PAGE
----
Agricola Zaragoza, Inc. of McAllen, Texas, is recalling jalapeno peppers distributed in Georgia and Texas since June 30, 2008, because they could be contaminated with Salmonella Saintpaul, the strain FDA says is responsible for the current outbreak, Georgia Commissioner of Agriculture Tommy Irvin notified consumers.
“What we know at this time is that the peppers were shipped in 35-lb. plastic crates and 50-lb. bags. Commercial manufacturers could have used them as an ingredient in other products, and restaurants and retail stores could have used them as a garnish or as an ingredient in a product prepared on site,” Irvin said. “No brand name or label was on either the crates or the bags.”
Irvin pointed out that consumers should ask their suppliers where their peppers came from. Consumers with questions may contact the company at (956) 631-6405.
“We grow several varieties of sweet and hot peppers here in Georgia,” he said. “Some of our tomato farmers also grow peppers. No Georgia peppers were implicated in this recall, but to assure the consuming public that Georgia grown peppers are safe, I have instructed our Consumer Protection staff to test some jalapeno peppers from Georgia fields.
“Even though Georgia grown tomatoes were declared safe from the beginning of the outbreak, the public stopped buying tomatoes and the growers had tomatoes ruin in the field. We don’t want to see that happen to Georgia grown peppers,” he said.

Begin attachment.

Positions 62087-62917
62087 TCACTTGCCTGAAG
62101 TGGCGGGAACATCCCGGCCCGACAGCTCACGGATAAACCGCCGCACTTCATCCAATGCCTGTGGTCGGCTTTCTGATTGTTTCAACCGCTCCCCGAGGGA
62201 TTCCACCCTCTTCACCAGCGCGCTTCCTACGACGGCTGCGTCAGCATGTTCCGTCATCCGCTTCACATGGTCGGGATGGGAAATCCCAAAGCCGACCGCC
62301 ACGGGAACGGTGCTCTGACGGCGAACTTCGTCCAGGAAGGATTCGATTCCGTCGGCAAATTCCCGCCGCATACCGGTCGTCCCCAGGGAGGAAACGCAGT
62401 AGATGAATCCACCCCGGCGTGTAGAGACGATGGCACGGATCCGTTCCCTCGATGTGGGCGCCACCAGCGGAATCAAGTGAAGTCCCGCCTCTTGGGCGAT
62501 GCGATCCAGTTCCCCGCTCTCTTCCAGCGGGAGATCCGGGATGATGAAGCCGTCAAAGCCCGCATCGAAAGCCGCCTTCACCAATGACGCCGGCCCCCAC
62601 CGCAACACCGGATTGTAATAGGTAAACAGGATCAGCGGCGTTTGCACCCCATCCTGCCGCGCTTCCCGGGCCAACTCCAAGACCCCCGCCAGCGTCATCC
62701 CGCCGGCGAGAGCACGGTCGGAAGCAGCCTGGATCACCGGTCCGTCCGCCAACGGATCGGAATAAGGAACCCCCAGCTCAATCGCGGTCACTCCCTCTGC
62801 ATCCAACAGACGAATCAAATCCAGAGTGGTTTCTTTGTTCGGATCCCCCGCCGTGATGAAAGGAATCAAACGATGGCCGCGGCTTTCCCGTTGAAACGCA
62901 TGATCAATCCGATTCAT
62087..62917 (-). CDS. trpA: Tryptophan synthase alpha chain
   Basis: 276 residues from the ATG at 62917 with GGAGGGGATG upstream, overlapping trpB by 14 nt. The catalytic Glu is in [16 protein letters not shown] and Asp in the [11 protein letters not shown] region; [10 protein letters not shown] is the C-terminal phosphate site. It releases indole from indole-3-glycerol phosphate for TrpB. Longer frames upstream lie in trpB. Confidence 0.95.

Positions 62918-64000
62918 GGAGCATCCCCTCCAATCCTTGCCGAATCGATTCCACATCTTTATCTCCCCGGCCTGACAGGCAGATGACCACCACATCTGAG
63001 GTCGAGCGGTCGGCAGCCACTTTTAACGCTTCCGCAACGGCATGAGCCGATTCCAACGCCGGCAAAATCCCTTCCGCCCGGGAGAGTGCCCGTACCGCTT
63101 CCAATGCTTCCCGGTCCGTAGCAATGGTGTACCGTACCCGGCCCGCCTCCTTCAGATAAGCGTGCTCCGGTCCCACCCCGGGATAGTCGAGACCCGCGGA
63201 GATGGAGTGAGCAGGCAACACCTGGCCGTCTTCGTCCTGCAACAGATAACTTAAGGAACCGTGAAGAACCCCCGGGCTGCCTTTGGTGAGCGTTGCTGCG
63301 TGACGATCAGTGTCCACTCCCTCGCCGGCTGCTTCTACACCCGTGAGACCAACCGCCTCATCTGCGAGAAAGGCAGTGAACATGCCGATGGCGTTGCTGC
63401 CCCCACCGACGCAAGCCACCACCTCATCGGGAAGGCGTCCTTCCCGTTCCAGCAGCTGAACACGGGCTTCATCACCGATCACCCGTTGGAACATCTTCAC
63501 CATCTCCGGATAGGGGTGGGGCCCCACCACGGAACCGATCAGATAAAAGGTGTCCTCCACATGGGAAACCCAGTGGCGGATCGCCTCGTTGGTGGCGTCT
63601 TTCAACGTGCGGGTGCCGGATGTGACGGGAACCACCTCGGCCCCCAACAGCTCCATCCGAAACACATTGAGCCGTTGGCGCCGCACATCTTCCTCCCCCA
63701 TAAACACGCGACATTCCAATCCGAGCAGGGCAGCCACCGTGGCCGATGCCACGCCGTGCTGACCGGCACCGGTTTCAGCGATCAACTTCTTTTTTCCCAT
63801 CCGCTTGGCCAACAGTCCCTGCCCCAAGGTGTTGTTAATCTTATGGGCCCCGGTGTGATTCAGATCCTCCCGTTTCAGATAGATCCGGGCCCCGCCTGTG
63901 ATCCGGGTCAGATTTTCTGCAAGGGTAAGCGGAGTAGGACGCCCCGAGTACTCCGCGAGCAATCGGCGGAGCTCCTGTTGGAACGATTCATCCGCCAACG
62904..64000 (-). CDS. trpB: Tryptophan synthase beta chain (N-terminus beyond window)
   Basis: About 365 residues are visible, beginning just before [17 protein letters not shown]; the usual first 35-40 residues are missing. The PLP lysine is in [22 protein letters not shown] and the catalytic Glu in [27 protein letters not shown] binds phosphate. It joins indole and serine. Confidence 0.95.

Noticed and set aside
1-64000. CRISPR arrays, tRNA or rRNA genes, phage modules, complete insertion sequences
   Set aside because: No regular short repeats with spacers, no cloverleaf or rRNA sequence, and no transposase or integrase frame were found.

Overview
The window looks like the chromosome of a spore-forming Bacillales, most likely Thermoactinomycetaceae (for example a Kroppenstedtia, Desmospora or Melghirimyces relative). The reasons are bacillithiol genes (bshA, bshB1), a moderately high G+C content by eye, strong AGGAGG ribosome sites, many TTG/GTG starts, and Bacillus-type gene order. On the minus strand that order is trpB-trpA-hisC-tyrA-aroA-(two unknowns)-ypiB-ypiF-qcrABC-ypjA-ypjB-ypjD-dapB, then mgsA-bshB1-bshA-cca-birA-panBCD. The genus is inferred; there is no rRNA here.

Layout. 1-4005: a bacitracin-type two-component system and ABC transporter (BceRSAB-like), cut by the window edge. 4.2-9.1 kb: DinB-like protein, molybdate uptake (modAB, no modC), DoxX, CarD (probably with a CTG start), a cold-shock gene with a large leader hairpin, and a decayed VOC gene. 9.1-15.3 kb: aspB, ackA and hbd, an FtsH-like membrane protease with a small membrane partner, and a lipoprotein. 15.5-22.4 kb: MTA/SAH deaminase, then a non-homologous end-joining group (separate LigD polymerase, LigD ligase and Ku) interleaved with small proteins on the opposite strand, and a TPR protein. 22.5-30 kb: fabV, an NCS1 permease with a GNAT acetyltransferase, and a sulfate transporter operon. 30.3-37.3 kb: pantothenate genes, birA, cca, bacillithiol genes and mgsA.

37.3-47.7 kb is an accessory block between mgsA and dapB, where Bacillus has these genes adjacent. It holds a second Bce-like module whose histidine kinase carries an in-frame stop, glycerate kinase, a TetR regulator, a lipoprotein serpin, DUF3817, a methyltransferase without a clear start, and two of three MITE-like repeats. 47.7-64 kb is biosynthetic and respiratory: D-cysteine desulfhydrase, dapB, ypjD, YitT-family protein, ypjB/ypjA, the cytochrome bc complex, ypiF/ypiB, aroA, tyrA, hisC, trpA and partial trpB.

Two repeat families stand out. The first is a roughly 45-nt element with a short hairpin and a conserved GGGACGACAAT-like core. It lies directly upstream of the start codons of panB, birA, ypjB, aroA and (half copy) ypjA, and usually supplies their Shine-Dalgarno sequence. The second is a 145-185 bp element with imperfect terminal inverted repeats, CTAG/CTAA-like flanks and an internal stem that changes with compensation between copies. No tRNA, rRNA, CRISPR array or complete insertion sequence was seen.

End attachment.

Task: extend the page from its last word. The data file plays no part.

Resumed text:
“Our inspectors will be looking for the recalled jalapeno peppers when they visit retail and wholesale food establishments. The peppers and any products in which they were used should be disposed of to avoid any human or animal consumption,” he said.
Salmonella is a foodborne illness that can cause serious and sometimes fatal infections in young children, frail or elderly people, and others with weakened immune systems. Healthy persons infected with salmonella often experience fever, diarrhea, nausea, vomiting and abdominal pain.
FDA, the Texas Department of State Health Services, and the company are continuing their investigation to find the source of the problem.
State also recalls tuna salad
Irvin also announced that state Department of Agriculture food scientists have found Salmonella in a sample of “Deli Fresh” tuna salad manufactured by Allison’s Gourmet Kitchens, LTD, of Moore, Okla.
The contamination was found in a 12-ounce package marked USE BY 07/29/08 B1.
“We have notified the U.S. Food and Drug Administration of today’s lab findings, and we are warning the public about the contamination,” said Irvin.
“We discovered this contamination as part of our sampling program. Sampling on a regular basis with a scientific protocol is a very important part of our department’s food safety program.”
Georgia Department of Agriculture sanitarians will be looking for this tuna salad during their inspections of grocery stores and food warehouses throughout the state to make sure it has been removed from sale. The sample that tested positive was collected from an Ingle’s store. ngle’s has already removed the tuna salad from its shelves. It is uncertain what other stores may carry this brand.